ing of lTPl, lTPZ or TTP3. Thus, the potential across
impressed
on the corresponding magnetic ampli?er MA
65
any secondaries lTSll through lTSSZ is equal to one
rect for the deviation in position.
For an understanding of the relationship between the
these windings. Transformer 2T has secondaries ZTSll,
Vectors representing the various potentials and between
ZTSTLZ, ZTSZR, 21'822, ZTSSZ and ZTSSZ similarly re
70 the potentials themselves, FIGS. 5, 6, 7 and 8 should be
lated to the primaries ZTPl, ZTPZ and ZTPS.
considered. in FIG. 5 vector diagrams a, b and c present
The Control Unit includes a plurality of rcctiiiers of the
lTPl, ITPZ and lTP3 or to the average potential across
bridge type 11R, 12R, 13R,
21R, 22R, 23R, 24R,
the potentials impressed on the brushes of the rotors '71
of the synchroties 5Y1, 3Y2 and 8Y3 respectively from
31R, 32R,
Each recti?er is of the bridge type
the conductors Lil, L2 and L3. The corresponding po
and has alternating-current input terminals and direct
current output terminals. The secondaries lTSll and 75 tentials derivable from the secondary terminals 75—~77
\- 3,078,402
4.9
and 79-Q‘dl are represented in the vector diagrams d, e
and f. VillTP corresponds to the potential derivable
- from one pair of terminals ’.F5—~77 of'SYl. ~This poten
tial is impressed across the-primary HTP as indicated by
ltd
vectors which in phase and magnitude arethe sameas the
vectors representing the potentials V11~TP,'.V'12TP,
V13TP, AVZETP, VZZTP and VZSTP of the correspond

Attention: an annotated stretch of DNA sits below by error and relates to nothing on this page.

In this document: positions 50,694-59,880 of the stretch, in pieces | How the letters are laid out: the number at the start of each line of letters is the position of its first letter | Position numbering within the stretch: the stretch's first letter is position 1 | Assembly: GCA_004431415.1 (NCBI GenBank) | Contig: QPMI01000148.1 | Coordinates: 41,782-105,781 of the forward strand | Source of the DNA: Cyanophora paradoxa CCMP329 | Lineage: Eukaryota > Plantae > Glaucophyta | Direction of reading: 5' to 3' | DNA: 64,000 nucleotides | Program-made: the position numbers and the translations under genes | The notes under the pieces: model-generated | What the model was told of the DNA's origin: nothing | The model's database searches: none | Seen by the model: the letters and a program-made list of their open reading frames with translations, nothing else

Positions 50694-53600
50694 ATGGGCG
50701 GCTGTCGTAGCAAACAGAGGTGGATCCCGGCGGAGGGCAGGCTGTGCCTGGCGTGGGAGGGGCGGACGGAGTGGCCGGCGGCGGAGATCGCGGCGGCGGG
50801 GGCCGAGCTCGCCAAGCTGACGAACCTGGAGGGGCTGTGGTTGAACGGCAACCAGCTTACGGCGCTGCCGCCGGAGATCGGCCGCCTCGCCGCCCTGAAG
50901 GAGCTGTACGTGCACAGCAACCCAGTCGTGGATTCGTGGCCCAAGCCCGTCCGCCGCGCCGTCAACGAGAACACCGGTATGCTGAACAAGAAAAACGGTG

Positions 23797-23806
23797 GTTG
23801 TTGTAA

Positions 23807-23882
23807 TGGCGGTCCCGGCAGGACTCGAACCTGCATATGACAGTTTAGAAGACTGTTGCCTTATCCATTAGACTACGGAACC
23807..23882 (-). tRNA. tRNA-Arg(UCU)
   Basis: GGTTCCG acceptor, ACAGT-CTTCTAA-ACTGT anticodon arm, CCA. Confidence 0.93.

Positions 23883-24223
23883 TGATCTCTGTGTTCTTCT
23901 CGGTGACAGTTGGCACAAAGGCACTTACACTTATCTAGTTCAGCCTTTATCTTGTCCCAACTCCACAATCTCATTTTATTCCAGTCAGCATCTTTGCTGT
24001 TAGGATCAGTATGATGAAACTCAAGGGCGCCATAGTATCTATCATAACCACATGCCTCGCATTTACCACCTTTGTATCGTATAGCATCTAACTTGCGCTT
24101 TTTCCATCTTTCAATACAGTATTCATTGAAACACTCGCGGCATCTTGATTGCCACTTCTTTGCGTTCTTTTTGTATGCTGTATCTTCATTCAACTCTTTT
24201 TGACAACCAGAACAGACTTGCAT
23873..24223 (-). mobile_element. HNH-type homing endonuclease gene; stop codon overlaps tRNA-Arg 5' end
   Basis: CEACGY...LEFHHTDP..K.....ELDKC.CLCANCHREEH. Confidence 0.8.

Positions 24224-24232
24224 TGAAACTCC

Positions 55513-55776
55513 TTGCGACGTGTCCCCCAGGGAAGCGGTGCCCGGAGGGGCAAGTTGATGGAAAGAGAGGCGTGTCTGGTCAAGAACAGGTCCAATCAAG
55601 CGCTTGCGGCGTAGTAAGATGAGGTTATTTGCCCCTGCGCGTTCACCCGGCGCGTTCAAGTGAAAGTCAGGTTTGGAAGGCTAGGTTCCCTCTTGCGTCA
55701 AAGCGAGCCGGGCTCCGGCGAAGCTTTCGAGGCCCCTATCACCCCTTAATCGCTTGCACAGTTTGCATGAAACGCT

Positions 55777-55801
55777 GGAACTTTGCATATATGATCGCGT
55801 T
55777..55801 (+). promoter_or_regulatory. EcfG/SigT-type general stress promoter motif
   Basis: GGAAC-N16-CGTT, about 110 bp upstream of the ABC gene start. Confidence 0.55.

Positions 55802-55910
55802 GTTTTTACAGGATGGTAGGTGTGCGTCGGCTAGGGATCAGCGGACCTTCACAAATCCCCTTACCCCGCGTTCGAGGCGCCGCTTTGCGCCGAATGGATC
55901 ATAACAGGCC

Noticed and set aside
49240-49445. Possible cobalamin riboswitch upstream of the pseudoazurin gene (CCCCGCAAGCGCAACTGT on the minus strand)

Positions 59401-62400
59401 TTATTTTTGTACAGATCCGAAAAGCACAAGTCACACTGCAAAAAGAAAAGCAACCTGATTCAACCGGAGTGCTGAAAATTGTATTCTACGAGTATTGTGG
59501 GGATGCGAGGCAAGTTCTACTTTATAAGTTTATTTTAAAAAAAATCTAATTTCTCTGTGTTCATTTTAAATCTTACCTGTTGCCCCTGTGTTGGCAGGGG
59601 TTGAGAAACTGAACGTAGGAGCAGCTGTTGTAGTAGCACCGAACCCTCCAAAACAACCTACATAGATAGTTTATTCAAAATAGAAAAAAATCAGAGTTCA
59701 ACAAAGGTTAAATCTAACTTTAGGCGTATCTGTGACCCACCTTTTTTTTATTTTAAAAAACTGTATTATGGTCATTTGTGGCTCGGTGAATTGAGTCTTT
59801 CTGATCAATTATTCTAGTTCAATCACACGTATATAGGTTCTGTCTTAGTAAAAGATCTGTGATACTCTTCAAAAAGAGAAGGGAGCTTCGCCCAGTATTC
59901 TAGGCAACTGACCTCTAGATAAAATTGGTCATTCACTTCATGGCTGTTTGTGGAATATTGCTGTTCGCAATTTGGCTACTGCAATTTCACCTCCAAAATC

ing primaries.
I the symbol. ~V2lTP representsthe potential» derivable
from the other set of terminals 79-bit and impressed on
a, b, c, d, sand 1‘ of PEG. 8 areas represented in this
- ZlTP.
view.
The potentials-VlllTP» and VZlTP are in quadra~
The vectorial sum of the various vectors in diagrams
Vll and V12 are new smaller than V13 and
ture. Vl2TP, VZZTP, VET? and V23TP are similarly
V14. The difference between the potentials derivable
related. ' Diagrams d, e and 7‘- represent the‘initial orstand
from-the rectifiers HR and .lZRand' 13R and MR (re
by settings of the rotors r‘l’l in which VlltTP, VlZTP and, 10' sistors ltl‘iand ms) is then a negative potential designated
V131"? are in phase and VZElTP, VZZTP-and ‘ 223T? are
—-Q in FIG. 8. V21, V22,‘ V23 and V24 are all equal
also in phase.
1 so‘ that the difference in the potentials derivable from the
a In FIG. 6, diagrams a, b and c present the relation
ship of the potentials impressed acrossthe alternating
- recti?er-s 21R and 22R and 23R and 24R (resistors N7 and
P199‘) respectively, is zero. Similarly, the diiference of